Twentieth Century Architecture, What is 20th Century Architecture

Twentieth century architecture speaks to what is 20th century architecture and define 20th century architecture.

20th Century Architecture was affected by some ideas that first appeared in the nineteenth century and others born of modern times and conditions and was completely new. Factors that are noteworthy are, technological changes that affected construction and design, increased professionalism of architects, modern corporate base for construction and architectural developments elsewhere that were reinterpreted in the North American context.

During the twentieth century buildings were greatly increased in size and the increase in scale in public and commercial structures was due partially to the wide spread application of such building techniques as the structural steel frame and the passenger elevator which were first introduced near the end of the nineteenth century. The manufacture and installation of these systems were improved and to them was added reinforced concrete which greatly liberated modern design.

These techniques freed the architect from the confines of the load bearing wall and a multitude internal supports thus allowing a freedom of internal plan and exterior design allowing an almost unlimited expanse of windows. An ever expanding list of manufactured materials allowed architects freedom of expression with the use of decorative cast concrete, terrazzo and linoleum flooring, flexible polished metal, glass bricks, shiny black Bakelite and new plastics were now generally available.

Coupled with the improved training and increased professionalism of architects these advances on their own did not bring a change of style. While architecture elsewhere in the world underwent it’s most significant changes in centuries much of North American architecture remained tied to tradition. One is struck by the survival of history based architectural styles right into the middle of the century. We see the persistence of history in the Beaux-Arts, Edwardian Classicism, Modern Classicism, Art Deco, Modern Gothic and the various revival styles which are still popular today.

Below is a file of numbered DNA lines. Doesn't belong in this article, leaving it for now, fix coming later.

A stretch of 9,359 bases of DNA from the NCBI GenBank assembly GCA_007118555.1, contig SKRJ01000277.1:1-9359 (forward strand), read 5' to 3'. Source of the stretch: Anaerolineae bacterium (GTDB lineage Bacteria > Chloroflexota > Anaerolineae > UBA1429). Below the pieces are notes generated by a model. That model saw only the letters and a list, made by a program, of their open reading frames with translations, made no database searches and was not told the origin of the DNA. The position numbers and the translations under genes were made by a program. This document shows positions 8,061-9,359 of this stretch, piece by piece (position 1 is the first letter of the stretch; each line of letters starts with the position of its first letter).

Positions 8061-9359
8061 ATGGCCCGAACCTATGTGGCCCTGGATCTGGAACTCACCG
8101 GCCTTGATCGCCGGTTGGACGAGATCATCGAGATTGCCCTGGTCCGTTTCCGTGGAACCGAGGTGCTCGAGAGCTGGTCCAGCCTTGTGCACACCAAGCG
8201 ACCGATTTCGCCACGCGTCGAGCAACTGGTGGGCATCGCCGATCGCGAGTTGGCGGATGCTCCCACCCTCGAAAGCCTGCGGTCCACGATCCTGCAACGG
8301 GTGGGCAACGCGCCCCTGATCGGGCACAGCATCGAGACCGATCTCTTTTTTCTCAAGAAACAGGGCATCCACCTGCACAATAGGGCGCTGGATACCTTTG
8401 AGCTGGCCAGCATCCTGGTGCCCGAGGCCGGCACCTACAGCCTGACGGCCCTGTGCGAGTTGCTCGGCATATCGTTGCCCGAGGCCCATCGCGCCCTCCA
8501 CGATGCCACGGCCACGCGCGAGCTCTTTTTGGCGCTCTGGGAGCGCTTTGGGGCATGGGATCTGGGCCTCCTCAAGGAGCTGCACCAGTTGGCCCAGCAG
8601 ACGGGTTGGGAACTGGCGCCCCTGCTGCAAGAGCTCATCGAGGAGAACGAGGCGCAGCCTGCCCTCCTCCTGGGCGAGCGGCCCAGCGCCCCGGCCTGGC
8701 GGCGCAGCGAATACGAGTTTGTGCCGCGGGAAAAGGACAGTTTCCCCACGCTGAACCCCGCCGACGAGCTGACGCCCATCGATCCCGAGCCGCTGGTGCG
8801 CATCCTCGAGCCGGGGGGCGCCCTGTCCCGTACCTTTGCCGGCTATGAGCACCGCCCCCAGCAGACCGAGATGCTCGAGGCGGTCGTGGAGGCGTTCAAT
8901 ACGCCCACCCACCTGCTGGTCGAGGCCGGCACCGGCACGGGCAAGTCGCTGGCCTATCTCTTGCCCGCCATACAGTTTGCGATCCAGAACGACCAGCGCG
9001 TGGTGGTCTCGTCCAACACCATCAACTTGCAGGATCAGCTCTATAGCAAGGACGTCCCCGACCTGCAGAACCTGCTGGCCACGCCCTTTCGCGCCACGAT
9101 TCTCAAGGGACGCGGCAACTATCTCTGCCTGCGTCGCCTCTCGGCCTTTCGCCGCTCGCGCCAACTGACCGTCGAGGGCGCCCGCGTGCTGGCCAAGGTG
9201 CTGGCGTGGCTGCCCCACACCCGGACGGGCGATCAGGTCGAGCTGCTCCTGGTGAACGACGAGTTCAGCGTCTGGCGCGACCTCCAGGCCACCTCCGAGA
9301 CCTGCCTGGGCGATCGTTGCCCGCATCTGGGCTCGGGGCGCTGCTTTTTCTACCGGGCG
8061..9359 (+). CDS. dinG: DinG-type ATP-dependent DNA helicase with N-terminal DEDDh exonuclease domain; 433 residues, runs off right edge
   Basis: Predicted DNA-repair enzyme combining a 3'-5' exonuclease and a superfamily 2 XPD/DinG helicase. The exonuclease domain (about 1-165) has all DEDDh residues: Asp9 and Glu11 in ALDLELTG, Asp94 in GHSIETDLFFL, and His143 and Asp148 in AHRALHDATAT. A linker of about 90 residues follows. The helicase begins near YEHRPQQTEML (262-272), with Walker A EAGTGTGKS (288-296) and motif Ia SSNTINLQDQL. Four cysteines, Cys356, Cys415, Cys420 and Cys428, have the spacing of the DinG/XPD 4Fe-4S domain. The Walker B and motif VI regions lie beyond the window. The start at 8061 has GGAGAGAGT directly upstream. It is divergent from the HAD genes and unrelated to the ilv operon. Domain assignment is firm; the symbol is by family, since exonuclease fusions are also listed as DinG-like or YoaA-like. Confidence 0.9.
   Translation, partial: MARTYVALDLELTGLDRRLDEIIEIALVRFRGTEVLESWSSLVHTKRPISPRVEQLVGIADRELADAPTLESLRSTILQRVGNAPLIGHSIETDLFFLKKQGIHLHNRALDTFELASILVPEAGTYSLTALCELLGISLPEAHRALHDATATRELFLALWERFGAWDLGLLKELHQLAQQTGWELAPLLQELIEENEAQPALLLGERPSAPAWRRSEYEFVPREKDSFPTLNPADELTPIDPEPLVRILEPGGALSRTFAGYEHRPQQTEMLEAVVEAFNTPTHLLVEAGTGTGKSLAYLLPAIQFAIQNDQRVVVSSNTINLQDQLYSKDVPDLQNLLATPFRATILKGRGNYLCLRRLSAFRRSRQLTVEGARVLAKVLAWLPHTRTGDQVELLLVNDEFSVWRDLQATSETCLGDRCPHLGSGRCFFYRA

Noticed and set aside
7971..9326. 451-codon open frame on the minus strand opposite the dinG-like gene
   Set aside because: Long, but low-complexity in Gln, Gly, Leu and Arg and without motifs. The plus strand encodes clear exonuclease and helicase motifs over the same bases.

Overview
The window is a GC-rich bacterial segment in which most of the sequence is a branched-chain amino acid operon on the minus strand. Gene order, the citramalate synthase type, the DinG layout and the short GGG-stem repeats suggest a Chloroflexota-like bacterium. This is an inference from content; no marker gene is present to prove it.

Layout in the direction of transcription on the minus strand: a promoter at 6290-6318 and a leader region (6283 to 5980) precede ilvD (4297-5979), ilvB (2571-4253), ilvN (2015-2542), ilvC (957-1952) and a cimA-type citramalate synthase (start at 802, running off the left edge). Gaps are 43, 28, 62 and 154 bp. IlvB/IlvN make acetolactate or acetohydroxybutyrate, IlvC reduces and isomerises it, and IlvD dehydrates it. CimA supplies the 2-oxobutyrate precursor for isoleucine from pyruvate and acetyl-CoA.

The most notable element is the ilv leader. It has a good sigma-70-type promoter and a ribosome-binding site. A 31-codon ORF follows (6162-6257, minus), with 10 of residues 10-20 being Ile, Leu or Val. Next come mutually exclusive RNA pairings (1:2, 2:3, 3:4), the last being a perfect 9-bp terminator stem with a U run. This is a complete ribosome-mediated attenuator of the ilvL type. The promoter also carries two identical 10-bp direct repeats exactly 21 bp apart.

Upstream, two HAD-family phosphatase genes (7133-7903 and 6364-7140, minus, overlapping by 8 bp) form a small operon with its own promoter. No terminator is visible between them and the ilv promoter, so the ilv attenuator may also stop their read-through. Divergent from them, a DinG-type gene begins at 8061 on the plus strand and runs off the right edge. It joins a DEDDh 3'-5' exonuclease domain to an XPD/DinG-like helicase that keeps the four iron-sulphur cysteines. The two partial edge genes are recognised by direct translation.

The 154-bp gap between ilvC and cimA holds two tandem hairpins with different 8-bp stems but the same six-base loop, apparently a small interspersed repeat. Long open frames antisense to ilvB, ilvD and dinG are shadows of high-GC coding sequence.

This persistence may be explained by two major influences, the Arts and Crafts tradition of England and the Ecole des Beaux-Arts of France.

In twentieth century architecture the move away from the historic derived styles to what we now call modern architecture was an intellectual approach that had its roots in the nineteenth century. In Europe certain architects attempted a radical break with the past arguing the irrelevance of historicism. Other architects attempted to reaffirm the architectural styles that had infused Western culture for the previous two thousand years. In the end the abstractionists won out and after the Second World War the modern styles such as Internationalism, Expressionism, Brutalism and later Post Modernism were the accepted norm.

The term modern architecture initially implied strictly functional planning which was understood as the honest expression of materials and the end of ornament. This translated into soaring steel and glass towers and sleek open plan houses.

By the second half of the century the effects of the economy were felt in the construction industry which resulted in massive commercial developments in the midst of older smaller scale neighbourhoods. In the 1960s and 1970s the proliferation of tall steel and glass towers of predictable cubic proportions and smooth finishes evoked a negative reaction. There had been a noticeable decline in the quality of urban development and issues such as the preservation of historic architecture, energy conservation and planning for livable urban communities became of public concern

Architects then rejected this “cookie cutter” concept and responded to the need for a sense of privacy, individuality and human scale by designing buildings that used more varied massing and highly textured materials. New approaches in Europe known as English Brutalist and Dutch Structuralist movements caused North American architects to produce buildings with highly dramatic spaces and sculptural shapes. These buildings are also called Expressionist.

During the 1980s and 1990s concerns for the environment and the economy grew while the dream of a utopian future dimmed. North America now with the rest of the developed world is now in the process of re-examining traditional values not just for architecture but for society in general. The Post-Modern trend in architecture reflects the attempt to use older, humanistic ideas in new ways.

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